This character is really useful in remote sensing because a small dark core combined with a large beam waist would form a larger effective irradiation area. That is to say less chance to miss the targets if its size is not big enough relative to the beam waist in practical application. Furthermore, the total energy of the beam in nonzero radial index would be stronger than that of $p = 0$ beam. We theoretical count the total intensity of each beam and calculate the relative intensity by

The light intensity is measured by an optical power meter (Thorlabs, S130C). As shown in Fig. 4(c), the total relative intensity increases with the increase of *p* value. Compared with the $p = 0$ beam, the total relative intensity of the $p = 4$ beam increases nearly 50%.

It is worth to note that the total intensity of nonzero radial index beam is more concentrated in the center. This appearance is coincided with the theoretical analyses that the total energy will focus towards the center in a $p > 0$ beam. It is determined by the properties of the Laguerre function. Although the energy is more concentrated, the propagation stability is not affected. For a system receiving signal light along the direction of the outgoing light path, light energy concentrated in around the axis means stronger scattered light can be received.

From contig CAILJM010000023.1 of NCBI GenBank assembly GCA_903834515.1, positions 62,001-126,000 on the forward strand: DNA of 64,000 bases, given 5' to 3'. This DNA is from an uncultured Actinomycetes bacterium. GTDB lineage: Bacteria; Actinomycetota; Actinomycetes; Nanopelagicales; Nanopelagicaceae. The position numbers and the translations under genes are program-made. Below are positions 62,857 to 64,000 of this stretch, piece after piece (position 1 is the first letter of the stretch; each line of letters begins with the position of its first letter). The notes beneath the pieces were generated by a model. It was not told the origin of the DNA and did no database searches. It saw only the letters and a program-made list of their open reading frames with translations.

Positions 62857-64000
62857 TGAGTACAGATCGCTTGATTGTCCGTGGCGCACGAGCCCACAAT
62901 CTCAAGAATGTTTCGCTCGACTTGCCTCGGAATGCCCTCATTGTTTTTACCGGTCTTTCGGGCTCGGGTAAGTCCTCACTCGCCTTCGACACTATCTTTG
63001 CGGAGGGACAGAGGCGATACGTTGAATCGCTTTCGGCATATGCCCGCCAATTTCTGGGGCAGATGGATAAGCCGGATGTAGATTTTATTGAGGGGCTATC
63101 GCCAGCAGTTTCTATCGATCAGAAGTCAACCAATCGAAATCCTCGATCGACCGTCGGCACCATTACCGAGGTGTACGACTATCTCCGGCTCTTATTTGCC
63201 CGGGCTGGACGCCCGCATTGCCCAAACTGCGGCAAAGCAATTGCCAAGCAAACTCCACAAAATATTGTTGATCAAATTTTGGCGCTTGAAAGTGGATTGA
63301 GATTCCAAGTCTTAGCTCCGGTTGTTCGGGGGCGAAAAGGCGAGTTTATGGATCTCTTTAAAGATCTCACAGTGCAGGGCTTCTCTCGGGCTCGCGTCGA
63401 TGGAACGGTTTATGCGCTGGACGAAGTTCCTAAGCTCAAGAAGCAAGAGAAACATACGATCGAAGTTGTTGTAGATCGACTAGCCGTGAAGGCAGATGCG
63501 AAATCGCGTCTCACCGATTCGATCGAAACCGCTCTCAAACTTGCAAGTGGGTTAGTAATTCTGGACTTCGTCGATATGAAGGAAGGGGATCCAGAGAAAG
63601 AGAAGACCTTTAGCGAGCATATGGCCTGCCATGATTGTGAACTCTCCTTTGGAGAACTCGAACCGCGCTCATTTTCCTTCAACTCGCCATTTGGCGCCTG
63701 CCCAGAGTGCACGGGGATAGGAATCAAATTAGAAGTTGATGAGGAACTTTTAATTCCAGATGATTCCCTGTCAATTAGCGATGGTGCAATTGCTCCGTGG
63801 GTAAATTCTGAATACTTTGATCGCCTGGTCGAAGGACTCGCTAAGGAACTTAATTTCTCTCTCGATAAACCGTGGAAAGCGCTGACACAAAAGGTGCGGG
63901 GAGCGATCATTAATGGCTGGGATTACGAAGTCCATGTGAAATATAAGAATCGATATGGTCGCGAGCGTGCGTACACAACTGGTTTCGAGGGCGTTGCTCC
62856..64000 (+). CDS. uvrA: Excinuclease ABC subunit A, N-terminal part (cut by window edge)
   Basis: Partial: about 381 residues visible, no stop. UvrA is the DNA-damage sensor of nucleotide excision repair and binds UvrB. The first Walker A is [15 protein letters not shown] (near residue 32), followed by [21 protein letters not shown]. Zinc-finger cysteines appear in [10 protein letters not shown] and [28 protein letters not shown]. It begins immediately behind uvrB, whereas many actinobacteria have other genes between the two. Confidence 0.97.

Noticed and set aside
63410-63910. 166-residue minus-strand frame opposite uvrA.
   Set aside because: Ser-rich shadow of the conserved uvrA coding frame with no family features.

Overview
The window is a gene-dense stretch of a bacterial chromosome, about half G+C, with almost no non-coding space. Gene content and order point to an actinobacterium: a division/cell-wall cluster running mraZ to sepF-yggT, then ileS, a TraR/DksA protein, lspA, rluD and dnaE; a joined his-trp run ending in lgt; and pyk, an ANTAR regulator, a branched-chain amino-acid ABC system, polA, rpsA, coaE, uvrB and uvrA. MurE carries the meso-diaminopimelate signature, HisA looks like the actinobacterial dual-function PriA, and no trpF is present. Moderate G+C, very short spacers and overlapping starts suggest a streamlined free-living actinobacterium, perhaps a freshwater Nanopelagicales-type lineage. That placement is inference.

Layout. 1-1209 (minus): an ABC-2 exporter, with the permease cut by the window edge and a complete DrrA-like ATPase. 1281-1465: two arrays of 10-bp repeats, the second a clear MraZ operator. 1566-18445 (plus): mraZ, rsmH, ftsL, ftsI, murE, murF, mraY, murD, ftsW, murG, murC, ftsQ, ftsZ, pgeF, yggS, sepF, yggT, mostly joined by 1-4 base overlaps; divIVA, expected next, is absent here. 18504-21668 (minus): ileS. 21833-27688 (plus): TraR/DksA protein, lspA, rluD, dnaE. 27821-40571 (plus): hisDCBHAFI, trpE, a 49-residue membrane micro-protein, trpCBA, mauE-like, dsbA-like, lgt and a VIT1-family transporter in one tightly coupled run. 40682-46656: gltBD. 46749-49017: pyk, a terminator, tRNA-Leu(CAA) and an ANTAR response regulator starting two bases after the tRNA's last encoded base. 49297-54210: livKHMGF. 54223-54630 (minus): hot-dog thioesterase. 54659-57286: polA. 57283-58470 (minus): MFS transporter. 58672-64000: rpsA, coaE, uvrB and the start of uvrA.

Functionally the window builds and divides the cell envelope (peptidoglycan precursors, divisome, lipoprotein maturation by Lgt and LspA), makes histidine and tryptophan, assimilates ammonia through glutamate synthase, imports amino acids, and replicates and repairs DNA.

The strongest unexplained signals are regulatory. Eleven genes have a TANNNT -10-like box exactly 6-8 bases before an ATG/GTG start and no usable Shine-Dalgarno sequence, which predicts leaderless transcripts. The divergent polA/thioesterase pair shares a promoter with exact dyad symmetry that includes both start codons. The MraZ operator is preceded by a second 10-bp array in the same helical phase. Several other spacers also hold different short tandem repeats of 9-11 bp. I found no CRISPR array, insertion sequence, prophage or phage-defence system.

By illuminating this kind of nonzero radial index beam on the surface of a rotating object, we can observe the rotational Doppler shift in the frequency domine of the scattered light. We choose to use the superposition LG beam with topological charge of $l ={\pm} 16$ and with different radial index. The rotational speed of the plate is adjusted by a controller. Here we set the rotational speed as 98.9 Hz, according to the formula of the RDE, the theoretical rotational Doppler shift is 3164.8 Hz. The photodetector and oscilloscope are used to record the signals of scattered light in the time domine.

Previous experiments using LG beam to detect rotational speed are based on zero radial index. As shown in Fig. 5(a), the time domain signal in 0.5s is shown in the figure. We choose the $p = 0$ LG beam as the control group, the other two groups with $p > 0$ were regards as experimental group. Under the same conditions, the intensity of scattered light with $p = 1$ is about 0.014 mv higher than that with $p = 0$. The light intensity with $p = 2$ is about 0.021 mv higher than that with $p = 0$. According to the previous analysis from Eq. (13), this result is natural.